Sign up today and take advantage of member-only content — the kind of timely, cutting edge industry insight that only Money Management Executive can deliver.
  • Exclusive Online Only Content
  • Free Daily Email News Alerts
  • Asset Management Blogs

Internet won't replace the phone rep for 401(k) plans


Employees are logging onto the Internet and their internal company intranets increasingly to check on their defined contribution plans.

According to a recent study by the Profit Sharing/401(k) Council of America (PSCA), nearly 40 percent of all businesses that offered 401(k) plans in 1997 also offered some sort of Internet or intranet account access. The study also found that among large sponsors -- companies with 5,000 plan participants or more -- 50 percent offered account access by Internet.

Fund companies that do offer Internet access to participants through their sponsors are still in the minority and many that do are still just testing programs on a limited basis, says Dirk Quayle, vice president of product development at Business Logic Corp. of Chicago. Business Logic develops Internet programs that connect workers with their 401(k) plans. While it appears that Internet access is becoming more popular, it will not ever completely replace paper statements and the use of the telephone, says David Wray, president of the Profit Sharing/401(k) Council.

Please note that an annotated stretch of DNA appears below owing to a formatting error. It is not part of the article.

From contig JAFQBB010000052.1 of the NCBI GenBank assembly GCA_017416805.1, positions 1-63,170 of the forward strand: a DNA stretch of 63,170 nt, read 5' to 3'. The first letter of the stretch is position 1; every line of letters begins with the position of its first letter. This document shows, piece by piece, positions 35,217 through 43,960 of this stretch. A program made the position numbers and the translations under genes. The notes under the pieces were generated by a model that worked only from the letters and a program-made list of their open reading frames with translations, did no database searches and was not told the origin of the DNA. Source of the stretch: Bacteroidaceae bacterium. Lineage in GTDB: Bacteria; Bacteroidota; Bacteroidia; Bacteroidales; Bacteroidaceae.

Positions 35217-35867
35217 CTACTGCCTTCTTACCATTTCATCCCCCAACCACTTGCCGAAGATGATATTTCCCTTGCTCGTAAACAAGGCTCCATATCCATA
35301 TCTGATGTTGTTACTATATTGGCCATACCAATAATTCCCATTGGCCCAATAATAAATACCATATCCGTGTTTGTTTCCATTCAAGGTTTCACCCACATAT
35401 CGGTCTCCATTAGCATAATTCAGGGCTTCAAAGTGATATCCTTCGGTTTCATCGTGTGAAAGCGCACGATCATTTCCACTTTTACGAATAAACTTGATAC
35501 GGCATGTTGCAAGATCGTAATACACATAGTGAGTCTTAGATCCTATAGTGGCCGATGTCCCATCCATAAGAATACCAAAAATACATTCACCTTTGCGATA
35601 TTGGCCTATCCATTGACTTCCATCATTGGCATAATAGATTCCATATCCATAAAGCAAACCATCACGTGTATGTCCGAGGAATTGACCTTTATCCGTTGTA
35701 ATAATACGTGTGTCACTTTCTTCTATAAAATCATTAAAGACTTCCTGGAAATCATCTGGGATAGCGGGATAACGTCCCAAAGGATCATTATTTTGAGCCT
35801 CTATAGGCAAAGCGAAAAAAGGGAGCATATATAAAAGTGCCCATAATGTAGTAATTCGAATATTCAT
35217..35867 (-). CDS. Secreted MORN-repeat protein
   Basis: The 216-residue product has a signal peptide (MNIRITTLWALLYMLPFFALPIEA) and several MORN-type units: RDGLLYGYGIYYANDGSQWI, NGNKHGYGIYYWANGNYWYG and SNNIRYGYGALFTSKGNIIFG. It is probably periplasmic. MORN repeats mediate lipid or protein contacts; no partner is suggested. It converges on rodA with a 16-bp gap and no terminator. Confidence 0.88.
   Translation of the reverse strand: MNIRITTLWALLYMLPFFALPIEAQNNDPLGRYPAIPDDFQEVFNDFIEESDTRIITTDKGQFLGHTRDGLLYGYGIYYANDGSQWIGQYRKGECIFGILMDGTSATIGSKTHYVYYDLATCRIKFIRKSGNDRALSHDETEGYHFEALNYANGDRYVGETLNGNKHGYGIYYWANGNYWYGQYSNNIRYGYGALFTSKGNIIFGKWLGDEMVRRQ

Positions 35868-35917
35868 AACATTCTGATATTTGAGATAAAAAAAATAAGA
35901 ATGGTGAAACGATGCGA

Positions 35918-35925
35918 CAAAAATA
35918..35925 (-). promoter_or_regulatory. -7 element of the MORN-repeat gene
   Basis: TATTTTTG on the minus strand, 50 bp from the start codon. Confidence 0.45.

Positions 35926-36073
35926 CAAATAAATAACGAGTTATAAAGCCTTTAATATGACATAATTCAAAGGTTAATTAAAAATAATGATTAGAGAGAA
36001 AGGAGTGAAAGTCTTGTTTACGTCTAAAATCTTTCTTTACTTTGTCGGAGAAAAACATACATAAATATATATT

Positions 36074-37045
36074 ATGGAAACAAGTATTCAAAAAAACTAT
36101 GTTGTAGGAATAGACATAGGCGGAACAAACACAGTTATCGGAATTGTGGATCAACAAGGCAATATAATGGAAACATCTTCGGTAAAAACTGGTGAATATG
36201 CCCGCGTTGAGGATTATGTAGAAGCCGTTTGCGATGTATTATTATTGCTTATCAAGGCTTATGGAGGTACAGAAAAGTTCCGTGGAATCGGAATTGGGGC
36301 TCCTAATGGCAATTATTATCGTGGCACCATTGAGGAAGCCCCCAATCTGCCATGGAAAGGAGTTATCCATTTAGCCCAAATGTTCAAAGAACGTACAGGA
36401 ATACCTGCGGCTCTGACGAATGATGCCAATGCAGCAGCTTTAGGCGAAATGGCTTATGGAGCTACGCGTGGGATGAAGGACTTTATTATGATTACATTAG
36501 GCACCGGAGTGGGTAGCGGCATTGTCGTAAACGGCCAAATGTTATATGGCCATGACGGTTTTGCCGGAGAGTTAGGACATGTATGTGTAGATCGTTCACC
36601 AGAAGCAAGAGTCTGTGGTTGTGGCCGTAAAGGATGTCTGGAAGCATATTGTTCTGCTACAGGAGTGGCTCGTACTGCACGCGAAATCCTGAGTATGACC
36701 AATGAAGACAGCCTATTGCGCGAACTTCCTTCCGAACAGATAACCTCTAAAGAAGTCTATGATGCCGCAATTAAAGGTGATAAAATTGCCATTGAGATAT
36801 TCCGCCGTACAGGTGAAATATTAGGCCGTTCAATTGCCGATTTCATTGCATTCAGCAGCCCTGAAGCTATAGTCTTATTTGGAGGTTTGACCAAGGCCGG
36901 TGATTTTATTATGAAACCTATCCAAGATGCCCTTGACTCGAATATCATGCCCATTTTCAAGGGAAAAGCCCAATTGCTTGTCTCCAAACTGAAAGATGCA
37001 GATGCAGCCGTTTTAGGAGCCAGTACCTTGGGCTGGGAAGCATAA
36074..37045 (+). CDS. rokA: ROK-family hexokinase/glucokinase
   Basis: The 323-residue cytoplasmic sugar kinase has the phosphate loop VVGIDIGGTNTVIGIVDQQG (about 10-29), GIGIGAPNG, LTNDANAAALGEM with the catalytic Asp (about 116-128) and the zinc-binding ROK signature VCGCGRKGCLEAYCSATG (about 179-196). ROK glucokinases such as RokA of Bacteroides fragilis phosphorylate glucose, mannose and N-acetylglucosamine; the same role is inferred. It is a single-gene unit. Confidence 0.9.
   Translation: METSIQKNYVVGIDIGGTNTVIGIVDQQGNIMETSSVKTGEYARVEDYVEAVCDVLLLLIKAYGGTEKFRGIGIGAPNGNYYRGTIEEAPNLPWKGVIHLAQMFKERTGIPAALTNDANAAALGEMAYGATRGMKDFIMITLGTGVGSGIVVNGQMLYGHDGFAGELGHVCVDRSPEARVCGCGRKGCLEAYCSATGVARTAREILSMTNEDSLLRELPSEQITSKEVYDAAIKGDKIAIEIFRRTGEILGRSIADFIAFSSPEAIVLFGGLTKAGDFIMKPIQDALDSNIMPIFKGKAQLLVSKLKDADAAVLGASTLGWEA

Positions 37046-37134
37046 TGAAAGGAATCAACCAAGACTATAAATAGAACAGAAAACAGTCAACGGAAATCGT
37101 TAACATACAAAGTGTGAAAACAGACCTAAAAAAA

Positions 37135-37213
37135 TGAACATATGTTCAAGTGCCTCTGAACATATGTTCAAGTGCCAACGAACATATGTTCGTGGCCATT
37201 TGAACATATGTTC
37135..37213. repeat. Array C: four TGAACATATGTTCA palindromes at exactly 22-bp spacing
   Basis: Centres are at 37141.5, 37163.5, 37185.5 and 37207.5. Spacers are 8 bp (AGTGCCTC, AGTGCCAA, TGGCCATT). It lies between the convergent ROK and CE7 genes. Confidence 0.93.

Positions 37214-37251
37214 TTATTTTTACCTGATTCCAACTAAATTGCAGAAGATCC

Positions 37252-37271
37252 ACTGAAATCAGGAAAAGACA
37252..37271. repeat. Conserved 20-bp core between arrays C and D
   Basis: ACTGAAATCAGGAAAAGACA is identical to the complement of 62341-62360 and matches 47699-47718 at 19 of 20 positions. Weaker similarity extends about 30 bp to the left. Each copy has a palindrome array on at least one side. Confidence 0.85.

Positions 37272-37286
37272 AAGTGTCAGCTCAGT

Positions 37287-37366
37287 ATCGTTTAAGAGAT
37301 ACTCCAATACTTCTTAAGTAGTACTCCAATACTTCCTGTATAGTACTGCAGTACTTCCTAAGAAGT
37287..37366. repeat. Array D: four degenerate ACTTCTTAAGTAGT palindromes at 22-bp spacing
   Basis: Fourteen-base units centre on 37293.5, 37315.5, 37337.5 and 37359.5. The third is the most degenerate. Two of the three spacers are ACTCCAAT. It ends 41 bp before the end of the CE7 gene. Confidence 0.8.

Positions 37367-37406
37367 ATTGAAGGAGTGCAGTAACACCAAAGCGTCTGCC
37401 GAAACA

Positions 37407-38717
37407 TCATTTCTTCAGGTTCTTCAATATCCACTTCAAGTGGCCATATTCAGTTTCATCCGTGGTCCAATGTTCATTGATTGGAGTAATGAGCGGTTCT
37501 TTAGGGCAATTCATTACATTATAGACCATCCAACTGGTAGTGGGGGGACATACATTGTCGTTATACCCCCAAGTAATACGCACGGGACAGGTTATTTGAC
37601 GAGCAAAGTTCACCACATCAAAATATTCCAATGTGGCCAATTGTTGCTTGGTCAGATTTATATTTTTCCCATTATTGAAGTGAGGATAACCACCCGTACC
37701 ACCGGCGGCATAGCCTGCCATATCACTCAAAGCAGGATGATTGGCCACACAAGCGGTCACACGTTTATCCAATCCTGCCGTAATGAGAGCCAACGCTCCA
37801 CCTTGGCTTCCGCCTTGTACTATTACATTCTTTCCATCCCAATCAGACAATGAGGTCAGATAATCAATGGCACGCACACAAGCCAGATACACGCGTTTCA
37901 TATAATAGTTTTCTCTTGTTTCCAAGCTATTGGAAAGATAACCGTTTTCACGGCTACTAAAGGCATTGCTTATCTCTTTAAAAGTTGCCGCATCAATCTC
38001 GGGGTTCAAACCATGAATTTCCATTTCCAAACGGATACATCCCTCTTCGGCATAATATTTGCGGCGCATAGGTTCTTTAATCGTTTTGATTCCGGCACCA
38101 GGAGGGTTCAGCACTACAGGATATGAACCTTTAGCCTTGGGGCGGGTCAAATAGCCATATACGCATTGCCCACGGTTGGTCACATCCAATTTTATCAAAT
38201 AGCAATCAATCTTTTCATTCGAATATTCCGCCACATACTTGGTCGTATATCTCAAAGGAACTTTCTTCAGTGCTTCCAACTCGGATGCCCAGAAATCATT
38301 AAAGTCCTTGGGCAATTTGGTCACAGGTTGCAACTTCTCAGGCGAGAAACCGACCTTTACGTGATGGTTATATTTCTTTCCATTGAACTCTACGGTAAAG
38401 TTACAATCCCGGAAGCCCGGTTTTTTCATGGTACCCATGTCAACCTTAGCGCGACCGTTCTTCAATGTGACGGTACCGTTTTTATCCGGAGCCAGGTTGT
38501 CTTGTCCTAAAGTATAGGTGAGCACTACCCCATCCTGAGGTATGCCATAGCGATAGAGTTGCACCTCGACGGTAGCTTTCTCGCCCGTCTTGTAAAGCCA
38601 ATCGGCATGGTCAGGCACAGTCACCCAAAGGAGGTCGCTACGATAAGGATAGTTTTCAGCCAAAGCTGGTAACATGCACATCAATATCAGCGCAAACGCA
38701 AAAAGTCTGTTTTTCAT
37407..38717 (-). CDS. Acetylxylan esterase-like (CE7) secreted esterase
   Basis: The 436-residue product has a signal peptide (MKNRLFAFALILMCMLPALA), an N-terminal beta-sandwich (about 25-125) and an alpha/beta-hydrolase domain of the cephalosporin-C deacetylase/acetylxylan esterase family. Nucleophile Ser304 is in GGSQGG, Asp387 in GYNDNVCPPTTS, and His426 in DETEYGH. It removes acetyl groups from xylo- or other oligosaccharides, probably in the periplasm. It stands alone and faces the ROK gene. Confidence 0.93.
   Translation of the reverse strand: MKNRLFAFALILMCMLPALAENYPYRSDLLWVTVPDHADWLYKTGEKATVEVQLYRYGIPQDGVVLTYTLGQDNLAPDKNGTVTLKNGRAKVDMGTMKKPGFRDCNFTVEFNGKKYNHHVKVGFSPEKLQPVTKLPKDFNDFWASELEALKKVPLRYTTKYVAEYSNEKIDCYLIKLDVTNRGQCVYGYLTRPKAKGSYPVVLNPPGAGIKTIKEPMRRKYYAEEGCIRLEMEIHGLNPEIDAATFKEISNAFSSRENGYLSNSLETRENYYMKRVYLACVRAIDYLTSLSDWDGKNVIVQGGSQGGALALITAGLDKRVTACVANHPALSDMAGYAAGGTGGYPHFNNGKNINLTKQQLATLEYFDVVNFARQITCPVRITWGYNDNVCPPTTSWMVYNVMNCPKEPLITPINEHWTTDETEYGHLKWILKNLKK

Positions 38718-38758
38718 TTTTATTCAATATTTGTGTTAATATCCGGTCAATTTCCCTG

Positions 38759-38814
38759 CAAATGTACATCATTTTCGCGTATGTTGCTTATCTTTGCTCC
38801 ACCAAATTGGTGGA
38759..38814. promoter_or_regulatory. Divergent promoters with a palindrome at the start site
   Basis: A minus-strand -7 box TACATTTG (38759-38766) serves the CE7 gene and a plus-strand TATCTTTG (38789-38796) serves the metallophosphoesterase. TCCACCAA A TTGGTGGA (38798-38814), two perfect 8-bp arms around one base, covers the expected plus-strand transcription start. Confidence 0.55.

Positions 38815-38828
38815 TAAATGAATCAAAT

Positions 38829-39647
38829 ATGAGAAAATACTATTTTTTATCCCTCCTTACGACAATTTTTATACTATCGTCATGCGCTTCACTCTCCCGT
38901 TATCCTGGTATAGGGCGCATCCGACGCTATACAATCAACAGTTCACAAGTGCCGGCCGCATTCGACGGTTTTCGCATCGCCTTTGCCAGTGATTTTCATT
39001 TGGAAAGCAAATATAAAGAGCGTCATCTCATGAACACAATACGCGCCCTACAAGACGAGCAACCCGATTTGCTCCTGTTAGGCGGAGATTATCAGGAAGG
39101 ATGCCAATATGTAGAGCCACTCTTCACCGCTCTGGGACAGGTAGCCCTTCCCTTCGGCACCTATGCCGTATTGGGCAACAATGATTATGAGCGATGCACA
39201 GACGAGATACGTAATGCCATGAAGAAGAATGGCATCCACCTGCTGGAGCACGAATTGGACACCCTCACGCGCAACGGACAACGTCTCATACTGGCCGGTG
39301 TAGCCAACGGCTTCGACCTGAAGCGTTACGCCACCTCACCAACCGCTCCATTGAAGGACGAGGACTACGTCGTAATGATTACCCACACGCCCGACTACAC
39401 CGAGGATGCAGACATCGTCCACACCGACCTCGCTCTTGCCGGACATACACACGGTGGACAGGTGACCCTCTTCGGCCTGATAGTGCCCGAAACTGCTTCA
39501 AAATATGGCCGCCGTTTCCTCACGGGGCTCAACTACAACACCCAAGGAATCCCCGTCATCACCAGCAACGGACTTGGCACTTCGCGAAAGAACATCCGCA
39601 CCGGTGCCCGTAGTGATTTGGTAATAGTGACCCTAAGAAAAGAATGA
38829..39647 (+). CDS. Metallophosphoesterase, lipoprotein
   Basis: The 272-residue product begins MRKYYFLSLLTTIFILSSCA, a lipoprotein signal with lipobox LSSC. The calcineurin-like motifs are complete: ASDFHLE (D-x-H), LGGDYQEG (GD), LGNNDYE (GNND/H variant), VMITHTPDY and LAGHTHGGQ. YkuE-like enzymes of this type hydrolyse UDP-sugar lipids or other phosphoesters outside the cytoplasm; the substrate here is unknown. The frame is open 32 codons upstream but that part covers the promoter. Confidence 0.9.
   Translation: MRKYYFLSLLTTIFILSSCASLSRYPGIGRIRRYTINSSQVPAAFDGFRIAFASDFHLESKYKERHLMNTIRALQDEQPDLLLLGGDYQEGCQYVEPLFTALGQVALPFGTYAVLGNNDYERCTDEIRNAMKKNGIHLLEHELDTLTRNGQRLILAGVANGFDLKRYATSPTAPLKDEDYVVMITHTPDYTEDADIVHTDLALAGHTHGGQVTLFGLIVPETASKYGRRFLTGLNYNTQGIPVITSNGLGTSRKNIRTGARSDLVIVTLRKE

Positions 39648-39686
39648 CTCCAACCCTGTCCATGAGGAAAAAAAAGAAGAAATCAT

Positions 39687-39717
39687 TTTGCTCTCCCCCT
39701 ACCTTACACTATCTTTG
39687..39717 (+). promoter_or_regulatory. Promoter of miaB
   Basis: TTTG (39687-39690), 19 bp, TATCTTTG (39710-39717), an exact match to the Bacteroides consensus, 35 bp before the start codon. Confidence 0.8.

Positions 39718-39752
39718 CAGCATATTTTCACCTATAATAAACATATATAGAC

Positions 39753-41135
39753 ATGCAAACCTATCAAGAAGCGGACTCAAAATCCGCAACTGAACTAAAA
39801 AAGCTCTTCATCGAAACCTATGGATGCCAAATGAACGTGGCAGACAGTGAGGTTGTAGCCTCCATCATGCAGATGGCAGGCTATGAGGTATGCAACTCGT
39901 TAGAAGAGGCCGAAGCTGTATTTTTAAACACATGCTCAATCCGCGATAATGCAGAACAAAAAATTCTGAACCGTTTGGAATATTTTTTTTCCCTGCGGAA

Wray says that Internet access is being used because it is cheaper for plan providers. But, many employees do not work with computers and others are not comfortable with them. Therefore, the Internet is merely another resource, not a replacement to paper and the phone.

"Comfort and trust are very important issues," Wray said. Some people "need to have paper to be comfortable. You need all these applications."

Fidelity Investments, since 1996, has offered Internet access to its defined contribution plans through its NetBenefits program. While the company expects plan participants to someday use the Internet more than live phone representatives to obtain basic retirement account information, it does not expect the Internet to ever entirely replace the phone reps. Instead, it expects the increased use to gradually free up telephone representatives for other tasks.

The company says that 610,000 of the 5 million workers enrolled in Fidelity defined contribution plans are now using the Internet to get information about their accounts. Over the past few weeks, some 17,000 customers each week have been signing up for Internet access to their defined contribution accounts. During the market swings of August and September, there were as many as 80,000 connections a day made to NetBenefits. That outnumbered calls to live telephone reps but probably not calls to the automated phone line.

John Hancock Retirement Services has been offering Internet account access to 401(k) plans since July. During the month of August, customers called the online retirement services center 14,000 times, said a spokesperson. Eighty-three percent of the time, investors were visiting for simple inquiries like checking their balances, while the rest of the time they were performing transactions like exchanging shares between funds.

Vanguard also provides its customers access to their retirement plans via the Internet. A Vanguard spokesman declined to say just how many customers are using the Internet for that purpose. He said however that about one-third of all Vanguard's business, including servicing, is conducted over the Web.

NY Life Benefit Services has offered Internet access to its defined contribution plans since May 1997.